After jobs in the batch are processed, a callback job may be inserted There are four optional batch handler callbacks that a worker may define:

  • handle_attempted — called after all jobs in the batch were attempted at least once, regardless of whether they succeeded or not.

  • handle_completed — called after all jobs in the batch have a completed state. This handler may never be called if one or more jobs keep failing or any are discarded.

  • handle_discarded — called after any jobs in the batch have a discarded state.

  • handle_exhausted — called after all jobs in the batch have either a completed or discarded state.

Each handler callback receives an Oban.Job struct with the batch_id in meta and should return :ok. The callbacks are executed as separate isolated jobs, so they may be retried or discarded like any other job.

Here we'll implement each of the optional handler callbacks and have them print out the batch status along with the batch_id:

defmodule MyApp.BatchWorker do
  use Oban.Pro.Workers.Batch

  @impl Batch
  def handle_attempted(%Job{meta: %{"batch_id" => batch_id}}) do
    IO.puts("Attempted #{batch_id}")

  @impl Batch
  def handle_completed(%Job{meta: %{"batch_id" => batch_id}}) do
    IO.puts("Completed #{batch_id}")

  @impl Batch
  def handle_discarded(%Job{meta: %{"batch_id" => batch_id}}) do
    IO.puts("Discarded #{batch_id}")

  @impl Batch
  def handle_exhausted(%Job{meta: %{"batch_id" => batch_id}}) do
    IO.puts("Exhausted #{batch_id}")


Forwarding Callback Args

By default, callback jobs have an empty args map. With the :batch_callback_args option to new_batch/2, you can pass custom args through to each callback. For example, here we're passing a webhook URLs in the args for use callbacks:

MyBatch.new_batch(jobs, batch_callback_args: %{webhook: "https://web.hook"})

Any JSON encodable map may be passed to callbacks, but note that the complete map is stored in each batch job's meta.


Alternate Callback Workers

For some batches, notably those with heterogeneous jobs, it's handy to specify a different worker for callbacks. That is easily accomplished by passing the :batch_callback_worker option to new_batch/2:, batch_callback_worker: MyCallbackWorker)

The callback worker must be an Oban.Worker that defines one or more of the batch callback handlers.


Streaming Batch Jobs

@callback stream_batch_jobs(Job.t(), Keyword.t()) :: Enum.t()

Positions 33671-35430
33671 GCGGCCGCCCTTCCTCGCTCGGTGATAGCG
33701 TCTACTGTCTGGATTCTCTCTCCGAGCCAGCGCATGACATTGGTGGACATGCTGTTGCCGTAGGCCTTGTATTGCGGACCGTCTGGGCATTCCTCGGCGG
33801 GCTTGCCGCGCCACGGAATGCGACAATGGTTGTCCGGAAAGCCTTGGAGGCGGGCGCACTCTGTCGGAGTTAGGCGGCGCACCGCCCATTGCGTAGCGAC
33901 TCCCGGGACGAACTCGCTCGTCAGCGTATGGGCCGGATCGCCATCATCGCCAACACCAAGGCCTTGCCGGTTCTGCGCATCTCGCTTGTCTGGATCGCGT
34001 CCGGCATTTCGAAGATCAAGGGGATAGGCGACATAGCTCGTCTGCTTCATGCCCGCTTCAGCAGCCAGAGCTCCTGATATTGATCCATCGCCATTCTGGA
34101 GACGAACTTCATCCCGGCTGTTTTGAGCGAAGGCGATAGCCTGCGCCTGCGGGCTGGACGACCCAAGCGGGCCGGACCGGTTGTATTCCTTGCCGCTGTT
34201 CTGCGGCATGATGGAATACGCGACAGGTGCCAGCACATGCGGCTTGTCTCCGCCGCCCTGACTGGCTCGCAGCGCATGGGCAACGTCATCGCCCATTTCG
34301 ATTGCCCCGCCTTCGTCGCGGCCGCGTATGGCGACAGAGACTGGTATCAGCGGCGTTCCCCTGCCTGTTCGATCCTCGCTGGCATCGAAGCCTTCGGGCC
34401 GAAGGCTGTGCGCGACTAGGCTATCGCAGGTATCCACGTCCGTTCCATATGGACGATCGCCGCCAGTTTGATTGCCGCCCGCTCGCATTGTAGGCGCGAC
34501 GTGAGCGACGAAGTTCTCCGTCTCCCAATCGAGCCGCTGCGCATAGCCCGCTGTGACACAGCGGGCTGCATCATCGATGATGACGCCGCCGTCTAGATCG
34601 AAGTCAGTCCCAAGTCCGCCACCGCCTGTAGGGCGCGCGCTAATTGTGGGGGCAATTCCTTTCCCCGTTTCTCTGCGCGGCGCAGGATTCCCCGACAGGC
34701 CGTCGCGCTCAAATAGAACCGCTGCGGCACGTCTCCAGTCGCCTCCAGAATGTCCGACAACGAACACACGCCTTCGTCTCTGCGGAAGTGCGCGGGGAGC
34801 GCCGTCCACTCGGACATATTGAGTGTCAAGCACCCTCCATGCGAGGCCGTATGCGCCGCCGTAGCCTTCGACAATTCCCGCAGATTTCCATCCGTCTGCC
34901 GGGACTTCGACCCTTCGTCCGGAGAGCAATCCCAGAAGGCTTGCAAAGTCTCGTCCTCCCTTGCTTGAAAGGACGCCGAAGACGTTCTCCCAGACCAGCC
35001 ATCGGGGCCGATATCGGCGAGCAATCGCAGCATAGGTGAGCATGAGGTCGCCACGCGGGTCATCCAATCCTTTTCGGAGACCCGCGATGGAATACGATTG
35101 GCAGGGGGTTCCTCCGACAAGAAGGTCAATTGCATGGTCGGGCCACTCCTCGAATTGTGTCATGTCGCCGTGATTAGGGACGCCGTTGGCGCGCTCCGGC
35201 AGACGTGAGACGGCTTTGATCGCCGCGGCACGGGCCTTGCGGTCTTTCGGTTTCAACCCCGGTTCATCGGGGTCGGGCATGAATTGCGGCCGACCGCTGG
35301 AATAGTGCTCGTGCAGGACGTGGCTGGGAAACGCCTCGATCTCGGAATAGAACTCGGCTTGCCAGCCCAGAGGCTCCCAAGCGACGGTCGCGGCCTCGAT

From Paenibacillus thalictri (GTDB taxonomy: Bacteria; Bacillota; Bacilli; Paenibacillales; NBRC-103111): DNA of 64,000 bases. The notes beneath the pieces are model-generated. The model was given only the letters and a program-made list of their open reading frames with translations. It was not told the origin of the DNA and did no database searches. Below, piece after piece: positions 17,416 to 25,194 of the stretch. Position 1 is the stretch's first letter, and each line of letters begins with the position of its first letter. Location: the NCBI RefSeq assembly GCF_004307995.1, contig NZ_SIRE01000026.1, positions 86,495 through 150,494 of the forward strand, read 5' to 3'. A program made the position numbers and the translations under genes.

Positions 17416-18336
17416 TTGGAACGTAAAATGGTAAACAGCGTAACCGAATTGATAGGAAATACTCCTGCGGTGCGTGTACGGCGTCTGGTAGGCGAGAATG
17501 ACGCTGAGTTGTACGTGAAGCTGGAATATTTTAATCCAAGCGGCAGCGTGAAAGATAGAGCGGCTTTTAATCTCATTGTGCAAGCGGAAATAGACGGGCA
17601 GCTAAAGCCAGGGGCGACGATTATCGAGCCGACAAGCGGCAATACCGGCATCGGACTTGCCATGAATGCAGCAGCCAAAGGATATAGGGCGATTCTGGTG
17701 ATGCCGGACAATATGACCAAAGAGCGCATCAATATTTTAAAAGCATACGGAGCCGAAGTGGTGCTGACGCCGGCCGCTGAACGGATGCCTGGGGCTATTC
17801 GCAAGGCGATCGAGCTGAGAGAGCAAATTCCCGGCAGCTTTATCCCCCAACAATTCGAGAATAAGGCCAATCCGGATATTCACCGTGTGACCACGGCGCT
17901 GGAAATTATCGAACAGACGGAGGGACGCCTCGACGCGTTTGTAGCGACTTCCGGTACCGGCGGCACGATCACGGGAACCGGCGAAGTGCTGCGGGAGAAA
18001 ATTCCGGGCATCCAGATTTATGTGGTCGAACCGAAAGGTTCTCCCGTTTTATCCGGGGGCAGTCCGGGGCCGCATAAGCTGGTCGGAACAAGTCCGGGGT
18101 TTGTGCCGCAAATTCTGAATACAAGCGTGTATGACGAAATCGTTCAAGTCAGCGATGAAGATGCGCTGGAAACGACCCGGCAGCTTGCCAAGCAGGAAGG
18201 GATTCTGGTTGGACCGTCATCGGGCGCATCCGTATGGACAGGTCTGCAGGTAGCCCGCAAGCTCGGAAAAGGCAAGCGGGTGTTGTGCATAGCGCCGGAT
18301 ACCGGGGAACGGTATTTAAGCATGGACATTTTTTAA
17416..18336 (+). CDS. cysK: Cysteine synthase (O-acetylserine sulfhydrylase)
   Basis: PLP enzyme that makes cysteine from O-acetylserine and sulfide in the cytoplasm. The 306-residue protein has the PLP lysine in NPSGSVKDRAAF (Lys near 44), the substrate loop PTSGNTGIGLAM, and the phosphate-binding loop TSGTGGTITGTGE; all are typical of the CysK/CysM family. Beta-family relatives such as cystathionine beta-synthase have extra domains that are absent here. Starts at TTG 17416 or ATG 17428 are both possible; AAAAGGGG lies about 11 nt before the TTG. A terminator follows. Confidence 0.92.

For map/reduce style workflows, or to pull more context from batch jobs, it's possible to load all jobs from the batch with stream_batch_jobs/1,2. The function takes a single batch job and returns a stream of all non-callback jobs in the batch, which you can then operate on with Enum or Stream functions.

As an example, imagine you have a batch that ran for a few thousand accounts and you'd like to notify admins that the batch is complete.

defmodule MyApp.BatchWorker do
  use Oban.Pro.Workers.Batch

  @impl Batch
  def handle_completed(%Job{} = job) do
    {:ok, account_ids} =
      MyApp.Repo.transaction(fn ->
        |> stream_batch_jobs()
        |> &1.args["account_id"])

    |> MyApp.Accounts.all()
    |> MyApp.Mailer.notify_admins_about_batch()

Streaming is provided by Ecto's, and it must take place within a transaction. While it may be overkill for small batches, for batches with tens or hundreds of thousands of jobs, it will prevent massive memory spikes or the database grinding to a halt!


Inserting Large Batches

PostgreSQL's binary protocol has a limit of 65,535 parameters that may be sent in a single call. That presents an upper limit on the number of rows that may be inserted at one time, and therefor the number of jobs that may be inserted in a batch all at once.

There is a simple workaround that will allow you to create arbitrarily large batches by inserting them in chunks.

reducer = fn {changesets, index}, multi ->
  Oban.insert_all(multi, "batch_#{index}", changesets)

|> MyApp.BatchWorker.new_batch()
|> Enum.chunk_every(5_000)
|> Enum.with_index()
|> Enum.reduce(, reducer)
|> MyApp.Repo.transaction()

A few words of explanation:

  • This chunks every 5,000 jobs, you can use a smaller number but anything under 65,000 should work.
  • The Enum.with_index/1 call is necessary to provide a unique name for each multi, without that you'll get an error about the batch names conflicting.
  • The jobs are all inserted together within a transaction and won't start executing until they all go in.


Implementation Notes

  • Callback jobs are only enqueued if your worker defines the corresponding callback, e.g. a worker that only defines handle_attempted/1 will only have a callback for that event.

  • Callback jobs are unique, with an infinite period.